But instead of reaching concreteness, a strengthening of their autonomous being, the characters of the play appear completely abstract in their indifference, in their lack of quality; unlike wndgame the Existentialists hoped for once the subject frees itself from the shackles of authority religion, the state.

Radically independent, the subject will dissolve, and not become free. In this light, we can return to the difficult quote above and understand it in its very concrete interpretation:.

A well-ordered play mirrors a well-ordered universe; even unintentionally. Their crises, safely embedded between Act II and III, prepare the arrival of the climatic meaning and are therefore themselves replete of sense.

This, as Adorno would say, is deeply anachronistic, ideological even, because the untruth of it is metaphysically attested. The subject creeps back in through the dramatic organisation.

In Endgame, there are no lessons learned, no essence to be derived, in fact, there is no hero to speak of: The busyness of the figures of Endgamewith their weird rituals and quirks, becomes as silly as the busyness which we invest into our daily lives: Silence is the death of language, the last consequence of senselessness, because there is no point of speaking about anything.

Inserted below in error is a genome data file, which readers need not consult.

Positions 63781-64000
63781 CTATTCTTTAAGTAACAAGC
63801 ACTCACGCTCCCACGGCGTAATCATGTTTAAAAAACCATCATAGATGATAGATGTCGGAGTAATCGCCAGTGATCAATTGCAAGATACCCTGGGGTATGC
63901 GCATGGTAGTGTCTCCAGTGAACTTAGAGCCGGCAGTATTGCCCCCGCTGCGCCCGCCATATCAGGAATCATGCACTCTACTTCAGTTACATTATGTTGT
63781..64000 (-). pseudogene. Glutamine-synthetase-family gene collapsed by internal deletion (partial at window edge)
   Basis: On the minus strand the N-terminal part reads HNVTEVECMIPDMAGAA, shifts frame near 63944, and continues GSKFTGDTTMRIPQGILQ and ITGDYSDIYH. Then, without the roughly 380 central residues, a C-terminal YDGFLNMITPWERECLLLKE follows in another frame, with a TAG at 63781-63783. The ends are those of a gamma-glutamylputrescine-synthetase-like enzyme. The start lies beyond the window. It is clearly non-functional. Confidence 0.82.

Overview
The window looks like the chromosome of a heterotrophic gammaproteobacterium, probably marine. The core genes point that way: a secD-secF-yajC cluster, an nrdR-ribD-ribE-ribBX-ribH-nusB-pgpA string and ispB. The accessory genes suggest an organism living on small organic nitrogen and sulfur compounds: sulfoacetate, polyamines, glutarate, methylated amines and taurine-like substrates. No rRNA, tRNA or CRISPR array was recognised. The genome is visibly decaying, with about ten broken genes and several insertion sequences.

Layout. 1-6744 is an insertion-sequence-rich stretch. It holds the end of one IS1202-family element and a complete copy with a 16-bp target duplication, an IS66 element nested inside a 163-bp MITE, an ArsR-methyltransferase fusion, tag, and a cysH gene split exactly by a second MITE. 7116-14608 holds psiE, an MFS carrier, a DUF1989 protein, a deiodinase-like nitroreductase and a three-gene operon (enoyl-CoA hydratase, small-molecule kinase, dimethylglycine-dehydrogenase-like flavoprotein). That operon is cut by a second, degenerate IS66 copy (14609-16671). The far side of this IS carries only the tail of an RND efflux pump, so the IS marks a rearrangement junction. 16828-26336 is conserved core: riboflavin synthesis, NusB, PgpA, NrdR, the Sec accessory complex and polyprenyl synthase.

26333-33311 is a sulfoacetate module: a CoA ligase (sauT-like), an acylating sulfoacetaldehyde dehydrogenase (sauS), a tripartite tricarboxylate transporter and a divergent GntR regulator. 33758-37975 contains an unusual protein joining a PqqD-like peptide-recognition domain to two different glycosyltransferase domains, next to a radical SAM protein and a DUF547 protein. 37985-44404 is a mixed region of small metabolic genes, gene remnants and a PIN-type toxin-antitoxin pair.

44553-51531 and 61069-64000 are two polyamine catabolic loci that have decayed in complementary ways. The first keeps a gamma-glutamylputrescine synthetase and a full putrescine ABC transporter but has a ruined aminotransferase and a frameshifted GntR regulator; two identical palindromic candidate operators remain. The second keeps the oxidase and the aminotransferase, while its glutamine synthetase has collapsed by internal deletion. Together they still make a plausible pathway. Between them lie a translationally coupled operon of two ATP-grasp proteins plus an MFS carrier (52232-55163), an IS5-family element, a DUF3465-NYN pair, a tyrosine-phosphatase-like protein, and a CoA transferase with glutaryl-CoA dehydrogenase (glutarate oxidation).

Language therefore becomes absurd not by silence, but by the paradox state where it speaks without speaking and therefore becomes truly senseless and empty. The sentence is sharp, distinct and tto.

It is separated by a void from the following one[. The singular sentence therefore remains untouched by the dissolution, it is even affirmed in its undersgand against the surrounding emptiness. The absurd remains external to the singular sentence or subject. Beckett, on the other hand, goes further by also dissolving the meaning of sentences and words; he thereby endgme the final consequence of the absurd, namely that in such a state of pure presence, of pure dissociation, the individual would perish as well.

Only because of this difference can Camus affirm absurdity, but, at the same time, his abstention of the subject from the process of dissociation ultimately remains ideological.

As long as we experience the dread that seeps between the lines of Endgameas long as we understand how much is at stake if we continue our path towards reification, not all is lost. What is it, at the endpoint of which stands absolute reification? Instrumental reasonAdorno says. But why does instrumental reason advance the total disintegration that leads to the absurd?

A mountain is nothing but a resource of granite and coal, a river one of water, fish and electricity.